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InvisiblePapaverS
Madmin Emeritus?

Registered: 06/01/02
Posts: 26,880
Loc: Radio Free Tibet!
Et Tu, Dr. Zaius?
    #2981912 - 08/09/04 03:58 PM (13 years, 1 month ago)

Quote:

Gorilla Seeks Help Using Sign Language
By BILEN MESFIN, Associated Press Writer

WOODSIDE, Calif. - When Koko the gorilla used the American Sign Language gesture for pain and pointed to her mouth, 12 specialists, including three dentists, sprang into action.

The result? Her first full medical examination in about 20 years, an extracted tooth and a clean bill of health.

About a month ago, Koko, a 300-plus-pound ape who became famous for mastering more than 1,000 signs, began telling her handlers at the Gorilla Foundation in Woodside she was in pain. They quickly constructed a pain chart, offering Koko a scale from one to 10.

When Koko started pointing to nine or 10 too often, a dental appointment was made. And because anesthesia would be involved, her handlers used the opportunity to give Koko a head-to-toe exam.

"She's quite articulate," volunteer Johnpaul Slater said. "She'll tell us how bad she's feeling, how bad the pain is. It looked like it was time to do something."

Twelve specialists ? a Stanford cardiologist, three anesthesiologists, three dentists, an ear and throat specialist, two veterinarians, a gastroenterologist and a gynecologist ? volunteered to help.

"It's not often that we get to work on a celebrity," said Dr. David Liang, assistant professor of medicine at Stanford. "Probably, Koko is less demanding."

The team came to Koko on Sunday, bringing portable X-ray and ultrasound machines. They set up shop at her "apartment," which looks like a remodeled box car, complete with a makeshift toilet, television, DVD player and lots of toys.

After four hours of tests ? including a colonoscopy, gynecological exam, dental work, X-rays, and ultrasounds ? doctors pronounced her fit.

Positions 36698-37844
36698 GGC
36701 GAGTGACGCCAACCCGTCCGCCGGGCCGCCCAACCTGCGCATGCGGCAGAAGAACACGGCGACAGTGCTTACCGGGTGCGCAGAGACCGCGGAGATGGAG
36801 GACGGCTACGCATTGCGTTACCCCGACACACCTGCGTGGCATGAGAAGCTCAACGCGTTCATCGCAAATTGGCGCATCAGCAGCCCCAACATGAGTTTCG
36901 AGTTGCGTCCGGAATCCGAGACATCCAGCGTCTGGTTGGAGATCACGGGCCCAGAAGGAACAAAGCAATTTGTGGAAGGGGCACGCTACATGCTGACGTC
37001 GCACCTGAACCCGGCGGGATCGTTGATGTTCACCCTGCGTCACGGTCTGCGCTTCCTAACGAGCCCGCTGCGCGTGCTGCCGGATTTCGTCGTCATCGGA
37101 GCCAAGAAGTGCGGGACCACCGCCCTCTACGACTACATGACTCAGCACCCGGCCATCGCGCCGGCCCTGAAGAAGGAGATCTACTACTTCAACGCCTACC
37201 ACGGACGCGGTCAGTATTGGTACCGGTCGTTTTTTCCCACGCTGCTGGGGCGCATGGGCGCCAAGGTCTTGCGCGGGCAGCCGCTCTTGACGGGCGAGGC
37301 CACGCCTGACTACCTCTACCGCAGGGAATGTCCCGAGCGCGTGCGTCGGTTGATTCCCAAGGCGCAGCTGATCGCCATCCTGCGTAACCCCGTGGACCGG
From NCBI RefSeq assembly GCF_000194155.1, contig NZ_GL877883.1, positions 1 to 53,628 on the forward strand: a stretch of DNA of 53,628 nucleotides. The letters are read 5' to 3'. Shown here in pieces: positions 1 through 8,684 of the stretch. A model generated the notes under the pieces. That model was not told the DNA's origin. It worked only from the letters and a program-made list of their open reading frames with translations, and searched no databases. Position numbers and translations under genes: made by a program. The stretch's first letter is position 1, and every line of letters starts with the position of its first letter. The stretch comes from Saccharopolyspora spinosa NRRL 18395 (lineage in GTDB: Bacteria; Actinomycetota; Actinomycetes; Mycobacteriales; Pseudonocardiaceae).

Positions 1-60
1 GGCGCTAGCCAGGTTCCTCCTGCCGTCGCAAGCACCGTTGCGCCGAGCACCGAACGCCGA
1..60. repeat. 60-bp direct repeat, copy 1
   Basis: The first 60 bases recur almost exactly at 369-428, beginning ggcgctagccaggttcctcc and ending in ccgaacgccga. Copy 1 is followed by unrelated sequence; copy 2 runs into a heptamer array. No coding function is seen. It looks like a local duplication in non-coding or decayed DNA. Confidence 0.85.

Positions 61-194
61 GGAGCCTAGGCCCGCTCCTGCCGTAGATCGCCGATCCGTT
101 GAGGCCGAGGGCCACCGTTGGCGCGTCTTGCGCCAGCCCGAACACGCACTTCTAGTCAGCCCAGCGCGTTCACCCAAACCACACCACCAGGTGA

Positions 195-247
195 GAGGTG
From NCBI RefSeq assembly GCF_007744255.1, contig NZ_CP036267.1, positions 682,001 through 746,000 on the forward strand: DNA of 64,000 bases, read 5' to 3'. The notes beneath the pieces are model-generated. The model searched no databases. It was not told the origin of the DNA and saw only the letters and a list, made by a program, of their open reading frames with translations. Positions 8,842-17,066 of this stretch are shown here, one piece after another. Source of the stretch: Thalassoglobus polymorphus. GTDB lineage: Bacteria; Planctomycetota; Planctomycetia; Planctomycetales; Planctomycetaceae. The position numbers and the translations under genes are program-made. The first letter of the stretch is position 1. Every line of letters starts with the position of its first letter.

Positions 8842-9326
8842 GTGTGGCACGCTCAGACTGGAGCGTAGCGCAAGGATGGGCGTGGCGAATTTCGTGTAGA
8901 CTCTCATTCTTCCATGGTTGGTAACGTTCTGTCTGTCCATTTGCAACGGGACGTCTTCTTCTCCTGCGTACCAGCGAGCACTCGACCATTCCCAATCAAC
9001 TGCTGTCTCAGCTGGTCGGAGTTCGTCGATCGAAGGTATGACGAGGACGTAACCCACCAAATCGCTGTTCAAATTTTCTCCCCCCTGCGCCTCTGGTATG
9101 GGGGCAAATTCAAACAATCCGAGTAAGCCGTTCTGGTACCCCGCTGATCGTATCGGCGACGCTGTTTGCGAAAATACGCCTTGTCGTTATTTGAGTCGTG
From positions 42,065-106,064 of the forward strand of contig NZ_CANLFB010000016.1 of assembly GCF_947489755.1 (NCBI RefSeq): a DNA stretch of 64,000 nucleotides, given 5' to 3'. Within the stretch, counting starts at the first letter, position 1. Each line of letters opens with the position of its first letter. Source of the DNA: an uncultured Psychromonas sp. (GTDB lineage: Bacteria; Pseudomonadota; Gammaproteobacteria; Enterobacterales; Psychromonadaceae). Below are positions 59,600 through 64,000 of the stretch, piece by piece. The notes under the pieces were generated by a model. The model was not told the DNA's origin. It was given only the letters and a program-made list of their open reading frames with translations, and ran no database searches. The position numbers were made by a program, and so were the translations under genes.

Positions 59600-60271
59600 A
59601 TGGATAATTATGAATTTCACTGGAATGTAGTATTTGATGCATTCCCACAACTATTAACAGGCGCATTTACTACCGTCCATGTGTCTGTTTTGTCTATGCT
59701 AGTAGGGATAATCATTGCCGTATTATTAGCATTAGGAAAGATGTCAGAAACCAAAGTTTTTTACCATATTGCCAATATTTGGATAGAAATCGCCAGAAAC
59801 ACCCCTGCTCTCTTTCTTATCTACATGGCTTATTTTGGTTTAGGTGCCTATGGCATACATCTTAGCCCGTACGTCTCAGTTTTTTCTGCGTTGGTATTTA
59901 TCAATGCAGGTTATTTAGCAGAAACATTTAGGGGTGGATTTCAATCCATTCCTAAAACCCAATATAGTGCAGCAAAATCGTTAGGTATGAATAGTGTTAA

Koko, who celebrated her 33rd birthday July 4, was due for a checkup. While gorillas in captivity are known to live into their 50s, they are susceptible to heart disease and a thickening of the arteries.

Koko and Ndume, her partner of 11 years (he doesn't "speak"), have been trying unsuccessfully to have a baby, and the doctors thought the checkup could let them know whether she had any biological problems preventing it. She doesn't.

Her teacher, Francine Patterson, was at her side when the anesthesiologist prepared to put her under in the morning, and apparently Koko asked to meet her specialists.

They crowded around her, and Koko, who plays favorites, asked one woman wearing red to come closer. The woman handed her a business card, which Koko promptly ate.

Otherwise, Koko was calm, Liang said.

The Gorilla Foundation has studied gorilla intelligence by teaching American Sign Language to Koko and another gorilla, Michael, who died in 2000




"The woman handed her a business card, which Koko promptly ate."

Hehehe... I like this broad! :cool:


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OfflineHooty
Reality isRelative

Registered: 02/24/03
Posts: 2,467
Last seen: 6 years, 4 months
Re: Et Tu, Dr. Zaius? [Re: Papaver]
    #2981938 - 08/09/04 04:03 PM (13 years, 1 month ago)

Sounds like Koko's got her act togeather more than most people.....


--------------------


Without love in the dream
It will never come true


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OfflineTwirling
Barred Spiral
Male

Registered: 02/03/03
Posts: 2,468
Last seen: 2 years, 5 months
Re: Et Tu, Dr. Zaius? [Re: Hooty]
    #2981984 - 08/09/04 04:14 PM (13 years, 1 month ago)

Quote:

Hooty said:
Sounds like Koko's got her act togeather more than most people.....




Exactly what I thought!


--------------------
The very nature of experience is ineffable; it transcends cognitive thought and intellectualized analysis. To be without experience is to be without an emotional knowledge of what the experience translates into. The desire for the understanding of what life is made of is the motivation that drives us all. Without it, in fear of the experiences what life can hold is among the greatest contradictions; to live in fear of death while not being alive.



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InvisiblePapaverS
Madmin Emeritus?

Registered: 06/01/02
Posts: 26,880
Loc: Radio Free Tibet!
Re: Et Tu, Dr. Zaius? [Re: Hooty]
    #2981989 - 08/09/04 04:15 PM (13 years, 1 month ago)

In other primate news...

Quote:

Actress Fay Wray of 'King Kong' Fame Dies
By KAREN MATTHEWS, Associated Press Writer

NEW YORK - Fay Wray, who won everlasting fame as the damsel held atop the Empire State Building by the giant ape in the 1933 film classic "King Kong," has died, a close friend said Monday. She was 96.

Wray died Sunday at her Manhattan apartment, said Rick McKay, a friend and director of the last film she appeared in. There was no official cause of death.

"She just kind of drifted off quietly as if she was going to sleep," said McKay, director of the documentary "Broadway: The Golden Age."